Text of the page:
2009: Year of the Somewhat Ordinary
I don't know what constitutes an ordinary day for your family, but I think ours may have been slightly different than the average family's. After Jaymun was in and out of the hospital all summer, he still had to go down to the hospital clinic every week for bloodwork, checkups and outpatient chemo treatments. Most of the time, we didn't get back home until his siblings had gotten home from school in the late afternoon.
I checked the date on the photos in this post. September 18th, 2009. When I look at our calendar, I see that we had just come back from the hospital yet again that same day. You can even see Jaymun's hospital band still around his wrist. Jaymun had had his stitches removed from his ommaya surgery first, then he had been sedated for a bone marrow aspiration and a spinal tap. I recall that he was incredibly frightened to see the examining table in the neurosurgeon's clinic and that he screamed when they tugged at his stitches, many of which had become embedded in his skin. On top of that, he endured being put to sleep for more procedures, something Jaymun was sadly familiar with and recognized as being scary when he saw the mask coming towards his face. The whole morning and afternoon, he'd had nothing to eat or drink since the evening before--standard protocol with anesthesiologists. None of these things would be anything you would want your own child to go through even once, much less on a weekly basis. But this was Jaymun's normal since birth.
Depending on how Jaymun felt after his treatments, it could be a couple of days before he felt more like himself.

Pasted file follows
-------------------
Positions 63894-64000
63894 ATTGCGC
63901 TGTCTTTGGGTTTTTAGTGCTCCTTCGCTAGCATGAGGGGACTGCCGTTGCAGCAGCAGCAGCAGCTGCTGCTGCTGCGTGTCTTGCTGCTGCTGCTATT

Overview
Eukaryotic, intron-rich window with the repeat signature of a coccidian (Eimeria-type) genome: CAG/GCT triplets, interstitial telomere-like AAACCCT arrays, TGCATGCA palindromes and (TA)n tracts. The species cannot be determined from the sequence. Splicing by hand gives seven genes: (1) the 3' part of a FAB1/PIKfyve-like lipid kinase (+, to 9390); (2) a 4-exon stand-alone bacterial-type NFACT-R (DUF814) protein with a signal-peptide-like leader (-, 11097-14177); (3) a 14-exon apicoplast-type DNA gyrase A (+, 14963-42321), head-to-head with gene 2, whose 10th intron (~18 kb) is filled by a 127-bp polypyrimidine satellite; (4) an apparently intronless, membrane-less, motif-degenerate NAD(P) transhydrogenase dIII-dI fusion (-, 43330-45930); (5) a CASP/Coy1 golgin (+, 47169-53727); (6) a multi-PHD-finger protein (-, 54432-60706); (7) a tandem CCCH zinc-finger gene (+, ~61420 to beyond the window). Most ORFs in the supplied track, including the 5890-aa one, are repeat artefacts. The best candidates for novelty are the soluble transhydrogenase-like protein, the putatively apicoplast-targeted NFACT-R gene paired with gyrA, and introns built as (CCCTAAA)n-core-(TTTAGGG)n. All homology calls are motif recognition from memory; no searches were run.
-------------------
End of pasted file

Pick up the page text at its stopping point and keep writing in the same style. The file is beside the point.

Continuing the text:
It always amazed me how the little ones could go through all the horrible procedures throughout their cancer diagnosis and
somehow find strength to bounce back. Jaymun's energy was endless when he felt good. If you could see him running around,
you'd never guess what this kid had just been through mere hours or days before.
On this particular day, we found ourselves in the backyard outside later in the evening hours. The sandbox was always the destination. No matter what happened down at the hospital, I always felt like if we could just get Jaymun back home, he'd be alright. There was something about watching him dig in the sand and drive his trucks on the makeshift roads his brothers constructed for him, a familiar peace that all could be right with the world, at least for a few hours.
The wonderful thing about my fears was that Jaymun shared none of them.
He had no idea what cancer was, couldn't prounouce the word "leukemia" and could care less about the future.
He lived his day precisely as it should be lived--in the moment. Sometimes I wish I could have that childlike faith again, that all the problems of the world can be solved by swinging on a swing or jumping on a trampoline.
Other days, I believe they can.
|Jaymun loved life. Loved it. Happiness to him was being surrounded by brothers who included him in their pretend play and wrestled with him as much as he wanted. He was spoiled every minute and smothered with affection every way he turned. I think that's what hurts the most now. We didn't long for exotic vacations or fancy cars to drive around. We just wanted the chance to give Jaymun what every child deserves: a childhood. We already know that we will start the new year the same way we ended this past one--intensely grieving for a precious son and little brother who taught us so much in just three years. If you have the privilege of still having all your loved ones in your life, you already have everything that matters. I'd choose the ordinary days over any other kind in a heartbeat.
Because if you
string them all
make up the life
of an extraordinary